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Electric Vehicle information for Atlanta and Georgia

EV tax credits and fees

Sections below:
– EV tax credits (both federal and state)
– annual road-use fee
– the 2015 threat to the state tax credit

There are two very different tax credits that apply to the acquisition of an electric vehicle: a federal tax credit and a Georgia state tax credit.

Federal tax credit:
– $7,500 for most plug in cars, whether pure electric like the Nissan Leaf or “range extended” like the Chevy Volt
– some gas hybrids like the Ford Energi models get only partial credit, based on battery size
– can NOT be carried over year to year — you need $7500 of federal income tax liability in a single year to maximize this credit
– use IRS form 8936 (not 8834)
– If you are leasing, you don’t need to worry about any of the above details (tax liability or IRS paperwork). The tax credit is already rolled into your lease in the form of a lower payment. The leasing bank takes the credit and passes it through to you in the lower lease cost.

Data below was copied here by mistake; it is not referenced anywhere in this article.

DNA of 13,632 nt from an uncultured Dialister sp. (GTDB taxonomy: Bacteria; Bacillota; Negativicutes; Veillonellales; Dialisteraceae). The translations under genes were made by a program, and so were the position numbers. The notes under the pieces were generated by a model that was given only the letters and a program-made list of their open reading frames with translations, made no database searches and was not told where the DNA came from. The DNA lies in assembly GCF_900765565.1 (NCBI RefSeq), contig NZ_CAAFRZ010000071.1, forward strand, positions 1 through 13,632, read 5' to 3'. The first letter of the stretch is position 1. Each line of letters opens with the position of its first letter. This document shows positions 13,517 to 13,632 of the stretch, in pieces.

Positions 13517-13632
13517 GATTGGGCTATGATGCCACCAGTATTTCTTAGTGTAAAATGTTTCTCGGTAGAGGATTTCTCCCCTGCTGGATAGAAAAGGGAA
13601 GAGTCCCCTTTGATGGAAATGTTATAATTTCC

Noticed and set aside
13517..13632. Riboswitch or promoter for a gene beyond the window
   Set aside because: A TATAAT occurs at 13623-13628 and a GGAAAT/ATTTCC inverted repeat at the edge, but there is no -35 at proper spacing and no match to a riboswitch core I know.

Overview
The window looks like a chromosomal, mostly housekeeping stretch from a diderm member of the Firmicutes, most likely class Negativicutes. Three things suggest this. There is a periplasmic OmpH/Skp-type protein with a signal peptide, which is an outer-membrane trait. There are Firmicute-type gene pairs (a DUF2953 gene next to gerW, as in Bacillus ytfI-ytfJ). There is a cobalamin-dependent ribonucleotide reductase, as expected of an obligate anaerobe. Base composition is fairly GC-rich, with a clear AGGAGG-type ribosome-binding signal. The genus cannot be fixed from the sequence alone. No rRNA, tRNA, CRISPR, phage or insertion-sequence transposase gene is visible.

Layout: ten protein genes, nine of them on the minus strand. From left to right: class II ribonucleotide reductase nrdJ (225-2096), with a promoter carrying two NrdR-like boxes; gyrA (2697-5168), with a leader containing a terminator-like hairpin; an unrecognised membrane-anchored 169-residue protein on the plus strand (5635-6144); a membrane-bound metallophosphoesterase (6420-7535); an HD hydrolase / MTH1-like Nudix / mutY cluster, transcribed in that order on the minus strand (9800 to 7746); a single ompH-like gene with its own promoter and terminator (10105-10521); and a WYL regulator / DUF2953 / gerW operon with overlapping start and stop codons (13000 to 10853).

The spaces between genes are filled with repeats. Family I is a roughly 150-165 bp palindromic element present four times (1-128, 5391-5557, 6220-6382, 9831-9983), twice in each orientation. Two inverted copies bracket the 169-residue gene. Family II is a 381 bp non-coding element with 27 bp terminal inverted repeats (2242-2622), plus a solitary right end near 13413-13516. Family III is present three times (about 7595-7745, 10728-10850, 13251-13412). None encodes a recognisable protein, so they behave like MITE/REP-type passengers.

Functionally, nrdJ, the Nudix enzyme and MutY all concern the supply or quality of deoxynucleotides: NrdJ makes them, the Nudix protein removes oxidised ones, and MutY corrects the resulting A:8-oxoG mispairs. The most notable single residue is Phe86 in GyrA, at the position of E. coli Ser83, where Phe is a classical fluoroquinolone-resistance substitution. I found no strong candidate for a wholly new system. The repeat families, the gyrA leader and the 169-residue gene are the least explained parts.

– valid for the first 200,000 cars produced by each manufacturer, and then takes about a year to fully phase out; Tesla and GM have triggered this sunset provision and the tax credit is nearly gone for them

Georgia tax credit:
… was killed in 2015! (info below was useful until then)
– … is an income tax credit (not deduction!) of $5000 for purchase or lease of pure electric cars (e.g. Leaf yes, Volt no)
– … CAN be carried over year-to-year for five years, which is useful if you don’t have $5000 of state tax liability in a single year
The Georgia paperwork process is described in both of these links:
– Unlike the federal credit, for the state credit you DO need to file your own paperwork, even if you are leasing; if a dealer tells you otherwise, politely ignore them because they are confused.
– The state tax credit ended July 1st 2015 however as long as you bought or leased your EV before that date you still qualify for the credit
You need to file a form with the state environmental office at least a month before you file your tax return! Read the instructions linked above. If you put off your tax paperwork until early April you may find that you are doing so too late to collect the state tax credit.